0.01 mg per kg IM up to a maximal dose of 0.3 to 0.5 mg

About 20 percent of patients will have recurrence within several hours; therefore, a four-hour monitoring period is recommended

Diphenhydramine (Benadryl)

50 mg IM or orally

1 mg per kg IM or orally up to a maximal dose of 50 mg

Dose can be repeated every four to six hours

12.5 mg per 5 mL liquid preparation available for children

Ranitidine (Zantac)

50 mg IM or IV or 150 mg orally twice daily

2 to 4 mg per kg IV every eight hours up to maximal dose of 50 mg or 2 to 4 mg per kg orally daily (divided into two doses) up to maximal dose of 300 mg per day

Dose can be repeated every 12 hours

Systemic corticosteroids†

Dexamethasone 6 to 10 mg IV, IM, or orally

Methylprednisolone (Solu-Medrol) 1 to 2 mg per kg IV

Usually not repeated


IM = intramuscularly; IV = intravenously.

*— There is increased risk of myocardial infarction and stroke in patients with risk factors. Effectiveness is diminished in patients on beta blockers.

† — Although not effective for acute treatment, they can reduce recurrence of some symptoms.

Information from references 18 and 35.

Patients who have had even a single anaphylactic reaction to food should have two age-appropriate epinephrine pens with initial instruction in technique and follow-up visits for technique assessment.17 The second pen is recommended because the first dose can wear off after 20 minutes, possibly before the patient has reached a medical facility. These patients should also wear a medical identification bracelet that provides information about their allergy. Informing other caretakers and companions of young adults and children about the condition and appropriate use of epinephrine is recommended. Most patients who develop a second phase of anaphylaxis should be admitted to the hospital for observation.35

Oral or parenteral antihistamines can be administered for more minor reactions, such as isolated pruritus or urticaria. Children can take liquid diphenhydramine.35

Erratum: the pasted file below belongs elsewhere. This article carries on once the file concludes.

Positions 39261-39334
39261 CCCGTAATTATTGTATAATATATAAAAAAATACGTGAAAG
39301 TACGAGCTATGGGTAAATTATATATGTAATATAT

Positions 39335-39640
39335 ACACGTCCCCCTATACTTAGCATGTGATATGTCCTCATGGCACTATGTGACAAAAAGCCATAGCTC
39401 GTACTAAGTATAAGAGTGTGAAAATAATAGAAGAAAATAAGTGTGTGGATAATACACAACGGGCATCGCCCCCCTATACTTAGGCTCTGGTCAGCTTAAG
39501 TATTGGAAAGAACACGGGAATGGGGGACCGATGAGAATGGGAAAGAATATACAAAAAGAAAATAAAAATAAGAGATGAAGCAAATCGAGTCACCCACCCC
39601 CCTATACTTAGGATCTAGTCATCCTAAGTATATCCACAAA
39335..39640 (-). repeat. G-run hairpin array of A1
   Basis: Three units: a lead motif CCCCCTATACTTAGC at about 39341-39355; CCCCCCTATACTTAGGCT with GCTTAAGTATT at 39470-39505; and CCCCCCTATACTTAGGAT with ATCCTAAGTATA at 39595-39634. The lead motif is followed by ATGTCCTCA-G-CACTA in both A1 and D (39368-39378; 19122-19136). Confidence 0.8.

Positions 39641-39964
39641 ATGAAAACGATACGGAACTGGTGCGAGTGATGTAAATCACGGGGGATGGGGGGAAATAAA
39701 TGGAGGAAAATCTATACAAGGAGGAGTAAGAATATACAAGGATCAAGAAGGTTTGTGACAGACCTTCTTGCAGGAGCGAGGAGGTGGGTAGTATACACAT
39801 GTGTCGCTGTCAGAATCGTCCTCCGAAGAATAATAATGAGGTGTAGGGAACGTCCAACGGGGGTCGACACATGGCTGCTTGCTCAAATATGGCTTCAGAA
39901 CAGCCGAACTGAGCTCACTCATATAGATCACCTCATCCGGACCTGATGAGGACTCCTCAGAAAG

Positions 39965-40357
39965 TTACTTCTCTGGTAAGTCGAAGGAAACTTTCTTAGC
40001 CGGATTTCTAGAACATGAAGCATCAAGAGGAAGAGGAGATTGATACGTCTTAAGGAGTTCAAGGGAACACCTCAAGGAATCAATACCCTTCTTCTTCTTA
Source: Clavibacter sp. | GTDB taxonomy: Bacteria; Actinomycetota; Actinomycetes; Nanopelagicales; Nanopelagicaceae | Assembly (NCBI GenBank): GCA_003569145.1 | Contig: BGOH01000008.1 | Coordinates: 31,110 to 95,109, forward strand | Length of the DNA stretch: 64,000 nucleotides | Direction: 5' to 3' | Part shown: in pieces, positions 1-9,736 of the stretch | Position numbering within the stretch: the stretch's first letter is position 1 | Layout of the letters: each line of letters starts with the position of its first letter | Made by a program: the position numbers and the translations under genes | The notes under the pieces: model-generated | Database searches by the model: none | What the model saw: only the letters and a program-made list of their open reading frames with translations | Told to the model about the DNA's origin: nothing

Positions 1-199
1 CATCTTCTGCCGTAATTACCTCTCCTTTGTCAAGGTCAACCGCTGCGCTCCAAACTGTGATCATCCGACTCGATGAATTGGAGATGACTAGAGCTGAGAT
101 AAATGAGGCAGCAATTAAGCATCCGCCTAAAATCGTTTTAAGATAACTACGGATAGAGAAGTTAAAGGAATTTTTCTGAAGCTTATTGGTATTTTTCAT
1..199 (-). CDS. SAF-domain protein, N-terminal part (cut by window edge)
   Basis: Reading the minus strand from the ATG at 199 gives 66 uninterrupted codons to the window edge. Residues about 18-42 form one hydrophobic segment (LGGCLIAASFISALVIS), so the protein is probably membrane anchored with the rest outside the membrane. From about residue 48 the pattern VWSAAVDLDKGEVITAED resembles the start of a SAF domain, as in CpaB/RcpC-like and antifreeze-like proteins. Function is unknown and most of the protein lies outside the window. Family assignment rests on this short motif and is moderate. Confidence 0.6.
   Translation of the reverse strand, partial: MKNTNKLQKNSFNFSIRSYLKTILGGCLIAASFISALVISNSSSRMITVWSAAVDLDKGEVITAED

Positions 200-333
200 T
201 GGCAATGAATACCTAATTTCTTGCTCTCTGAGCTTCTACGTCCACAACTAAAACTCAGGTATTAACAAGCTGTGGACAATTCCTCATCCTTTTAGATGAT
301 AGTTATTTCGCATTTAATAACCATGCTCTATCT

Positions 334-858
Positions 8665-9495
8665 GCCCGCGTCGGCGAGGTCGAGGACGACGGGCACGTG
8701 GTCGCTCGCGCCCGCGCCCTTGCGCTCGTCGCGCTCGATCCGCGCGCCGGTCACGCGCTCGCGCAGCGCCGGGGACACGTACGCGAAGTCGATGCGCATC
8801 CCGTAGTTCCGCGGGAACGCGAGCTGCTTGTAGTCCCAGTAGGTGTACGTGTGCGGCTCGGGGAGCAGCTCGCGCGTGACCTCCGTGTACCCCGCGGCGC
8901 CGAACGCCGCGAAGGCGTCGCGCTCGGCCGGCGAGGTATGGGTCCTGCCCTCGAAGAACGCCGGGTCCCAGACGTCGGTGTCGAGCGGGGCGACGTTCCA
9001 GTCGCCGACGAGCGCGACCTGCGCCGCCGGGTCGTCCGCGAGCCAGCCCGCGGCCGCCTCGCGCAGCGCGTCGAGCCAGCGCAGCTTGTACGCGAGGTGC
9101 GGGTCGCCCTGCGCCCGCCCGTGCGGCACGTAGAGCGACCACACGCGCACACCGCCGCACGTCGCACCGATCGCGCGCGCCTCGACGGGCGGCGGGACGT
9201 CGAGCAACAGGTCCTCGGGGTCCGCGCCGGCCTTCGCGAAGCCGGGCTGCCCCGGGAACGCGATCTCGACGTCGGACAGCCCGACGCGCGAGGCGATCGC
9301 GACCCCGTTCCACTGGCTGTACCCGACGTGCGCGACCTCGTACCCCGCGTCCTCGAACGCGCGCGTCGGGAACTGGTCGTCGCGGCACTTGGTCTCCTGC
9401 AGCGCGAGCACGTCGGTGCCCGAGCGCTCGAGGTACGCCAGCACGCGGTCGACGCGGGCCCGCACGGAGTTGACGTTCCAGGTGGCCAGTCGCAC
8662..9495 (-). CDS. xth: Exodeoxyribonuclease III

PREVENTION OF FOOD ALLERGIES

The American College of Allergy, Asthma and Immunology recommends exclusive breastfeeding for the first six months in infants with a family history of two primary relatives with an atopic disease, and continued breast-feeding through at least the first year, with solid food not being introduced until after six months of age.36 Because approximately one half of all women are secretors (what they ingest will appear in their breast milk), the breast-feeding mother should avoid eggs, milk, tree nuts, peanuts, and seafood. In the child's diet, nuts, shellfish, and fish are delayed until three to four years of age. Although there is some evidence of a decrease in food allergies and atopic dermatitis for the first two years of life with this approach, some recent studies have shown no persistent decrease in atopic parameters past the first few years.37,38 Using a soy formula instead of a cow's milk-based formula does not appear to reduce allergies.39 However, there is some evidence that infants on hydrolyzed formulas have fewer allergies, including food allergies, compared with regular cow's milk formulas.40 There is no evidence to support that extensively hydrolyzed formulas reduce allergy development in infants relative to breastfeeding,40 but hydrolyzed formula feeding is an option for high-risk infants whose mothers cannot comply with avoiding likely allergen-containing foods during breastfeeding.